weezer-blue-album-1994

Since Weezer’s debut album, commonly referred to as the Blue Album, celebrated its 20th anniversary in May, there have been many reviews over the last month. Why should I bother writing yet another one? Again, this article isn’t about reviewing the album; it’s about revisiting the album.

There are only a couple of albums where I can remember the exact moment when I was introduced to a new band, by a specific person, at a specific moment in time. The Blue Album is one of those. I was on a high school speech/debate trip. During that 8 hour bus ride, one of the seniors said, “You’ve got to hear this,” and proceeded to play “My Name Is Jonas”, the first song on the album. What better way for a bunch of high school speech geeks to rock out than to the ultimate nerd band?

Everyone knows “Buddy Holly” and “Undone- The Sweater Song”. These songs still get a lot of radio play today. But by listening to the whole album you find the upbeat hooks really juxtapose the somewhat sad, sinister and depressing lyrics that you just can’t help but sing along and dance to.

The band’s signature style and themes make me feel right at home during the second half of the album. As a marketer for a “big bank”, there is part of me that really wants to bail “out because I hate the race of rats that run round and round in a maze. I’m going surfing, I’m going surfing!” Well, maybe not surfing, but I certainly can relate to the guy in “Surf Wax America” who just wants to fall off the grid.

My favorite song on the album, “In the Garage”, is the ultimate nerd get-a-way. What teenager – or adult for that matter— can’t relate to having or needing to have a safe place away from the rest of the world where you can just be yourself? The song starts out slow – painting the scene of this great place where the cast-out members of KISS are waiting just to hang out with you. Then the chorus picks up the beat and you can’t help but groove, and by the end of the song it’s full-on air guitar time.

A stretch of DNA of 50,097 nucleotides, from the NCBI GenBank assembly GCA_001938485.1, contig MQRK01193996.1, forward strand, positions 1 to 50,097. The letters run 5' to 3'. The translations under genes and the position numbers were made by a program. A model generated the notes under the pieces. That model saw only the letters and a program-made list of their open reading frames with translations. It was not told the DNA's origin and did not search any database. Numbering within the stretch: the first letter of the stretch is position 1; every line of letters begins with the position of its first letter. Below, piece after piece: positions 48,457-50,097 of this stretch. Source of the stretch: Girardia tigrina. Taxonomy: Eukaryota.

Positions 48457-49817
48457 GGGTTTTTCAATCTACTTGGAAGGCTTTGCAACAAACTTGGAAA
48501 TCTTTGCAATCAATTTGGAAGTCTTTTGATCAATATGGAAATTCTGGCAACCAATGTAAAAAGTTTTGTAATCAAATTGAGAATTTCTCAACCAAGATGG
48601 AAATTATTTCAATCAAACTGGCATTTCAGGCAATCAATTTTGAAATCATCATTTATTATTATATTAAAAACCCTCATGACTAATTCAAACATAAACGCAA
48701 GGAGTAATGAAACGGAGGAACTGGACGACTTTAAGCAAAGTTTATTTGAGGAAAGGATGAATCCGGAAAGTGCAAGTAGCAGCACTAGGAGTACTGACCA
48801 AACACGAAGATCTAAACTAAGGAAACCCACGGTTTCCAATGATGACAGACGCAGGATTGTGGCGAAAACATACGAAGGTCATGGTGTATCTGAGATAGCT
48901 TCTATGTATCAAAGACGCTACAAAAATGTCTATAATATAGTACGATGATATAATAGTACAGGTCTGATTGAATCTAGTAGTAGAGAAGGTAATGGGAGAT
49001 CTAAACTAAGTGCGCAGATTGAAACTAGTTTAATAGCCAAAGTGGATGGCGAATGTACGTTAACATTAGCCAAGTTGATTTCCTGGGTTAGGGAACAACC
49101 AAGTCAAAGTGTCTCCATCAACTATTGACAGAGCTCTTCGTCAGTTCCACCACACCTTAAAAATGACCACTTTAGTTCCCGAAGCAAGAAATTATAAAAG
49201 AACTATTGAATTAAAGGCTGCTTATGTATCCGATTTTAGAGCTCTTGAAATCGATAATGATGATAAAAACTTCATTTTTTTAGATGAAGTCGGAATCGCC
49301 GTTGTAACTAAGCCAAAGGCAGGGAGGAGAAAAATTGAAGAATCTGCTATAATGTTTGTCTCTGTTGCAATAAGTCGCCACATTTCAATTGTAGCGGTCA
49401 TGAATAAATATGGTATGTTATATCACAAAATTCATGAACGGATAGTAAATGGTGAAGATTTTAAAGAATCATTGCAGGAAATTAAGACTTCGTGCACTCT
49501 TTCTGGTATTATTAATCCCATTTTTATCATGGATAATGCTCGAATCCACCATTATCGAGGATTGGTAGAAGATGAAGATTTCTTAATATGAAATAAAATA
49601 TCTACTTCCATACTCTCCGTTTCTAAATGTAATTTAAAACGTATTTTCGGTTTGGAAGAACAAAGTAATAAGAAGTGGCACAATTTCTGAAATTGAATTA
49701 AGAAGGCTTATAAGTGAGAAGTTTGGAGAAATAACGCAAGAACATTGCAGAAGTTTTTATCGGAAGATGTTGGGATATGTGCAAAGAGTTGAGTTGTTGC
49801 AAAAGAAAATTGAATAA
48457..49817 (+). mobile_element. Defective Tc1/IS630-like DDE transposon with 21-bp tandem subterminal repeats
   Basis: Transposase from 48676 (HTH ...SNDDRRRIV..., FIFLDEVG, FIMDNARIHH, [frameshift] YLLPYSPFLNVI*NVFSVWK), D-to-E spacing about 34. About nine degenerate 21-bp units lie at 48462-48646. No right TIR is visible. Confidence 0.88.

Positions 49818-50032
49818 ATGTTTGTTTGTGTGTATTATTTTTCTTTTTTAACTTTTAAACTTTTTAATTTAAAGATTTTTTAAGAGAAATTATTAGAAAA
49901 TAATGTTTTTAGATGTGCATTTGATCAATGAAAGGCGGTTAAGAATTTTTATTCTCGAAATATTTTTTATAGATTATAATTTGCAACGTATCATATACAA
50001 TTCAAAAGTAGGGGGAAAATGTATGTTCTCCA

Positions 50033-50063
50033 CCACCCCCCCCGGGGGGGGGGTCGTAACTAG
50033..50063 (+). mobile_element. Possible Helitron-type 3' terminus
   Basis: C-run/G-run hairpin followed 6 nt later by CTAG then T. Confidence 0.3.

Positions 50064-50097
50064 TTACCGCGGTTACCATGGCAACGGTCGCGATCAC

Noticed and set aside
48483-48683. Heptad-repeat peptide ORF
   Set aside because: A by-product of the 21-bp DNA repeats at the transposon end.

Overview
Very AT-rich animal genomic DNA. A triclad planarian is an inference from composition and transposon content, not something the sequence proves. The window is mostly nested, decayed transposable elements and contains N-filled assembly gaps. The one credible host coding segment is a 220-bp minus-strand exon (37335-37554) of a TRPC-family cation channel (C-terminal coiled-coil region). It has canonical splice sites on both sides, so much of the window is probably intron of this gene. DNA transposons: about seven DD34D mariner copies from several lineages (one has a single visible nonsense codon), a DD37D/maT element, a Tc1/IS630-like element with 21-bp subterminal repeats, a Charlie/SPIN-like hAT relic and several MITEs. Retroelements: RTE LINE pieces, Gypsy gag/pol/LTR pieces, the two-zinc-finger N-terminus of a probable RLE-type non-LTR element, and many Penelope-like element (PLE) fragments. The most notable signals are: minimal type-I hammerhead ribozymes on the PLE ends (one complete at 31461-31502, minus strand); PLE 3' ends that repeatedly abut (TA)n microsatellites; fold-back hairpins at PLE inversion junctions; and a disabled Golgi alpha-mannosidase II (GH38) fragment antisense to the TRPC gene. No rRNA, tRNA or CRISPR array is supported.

The album closes with “Only In Dreams” which ends with one of the best dual guitar face-offs. This is challenging to air guitar because you don’t know which one to follow, but it rocks my socks and closes the album-proving Weezer’s got serious rock chops.

While I own other Weezer albums, I rarely listen to them. Meanwhile, the Blue Album is a mainstay. Rivers Cuomo’s lyrics may seem juvenile, but I find relevance today and the rock/pop melodies are appealing to broad audiences.

Joy’s Jam Scale (Click here to see a scale description):

Nostalgia – 4 Stars

Air Guitar Ability – 4 Stars

Sing Along – 4 Stars

Let me know what you think of Weezer’s Blue Album. Follow me on Twitter @justjoy1 and/or use #joysjams or leave a comment on the Get it on Vinyl facebook page.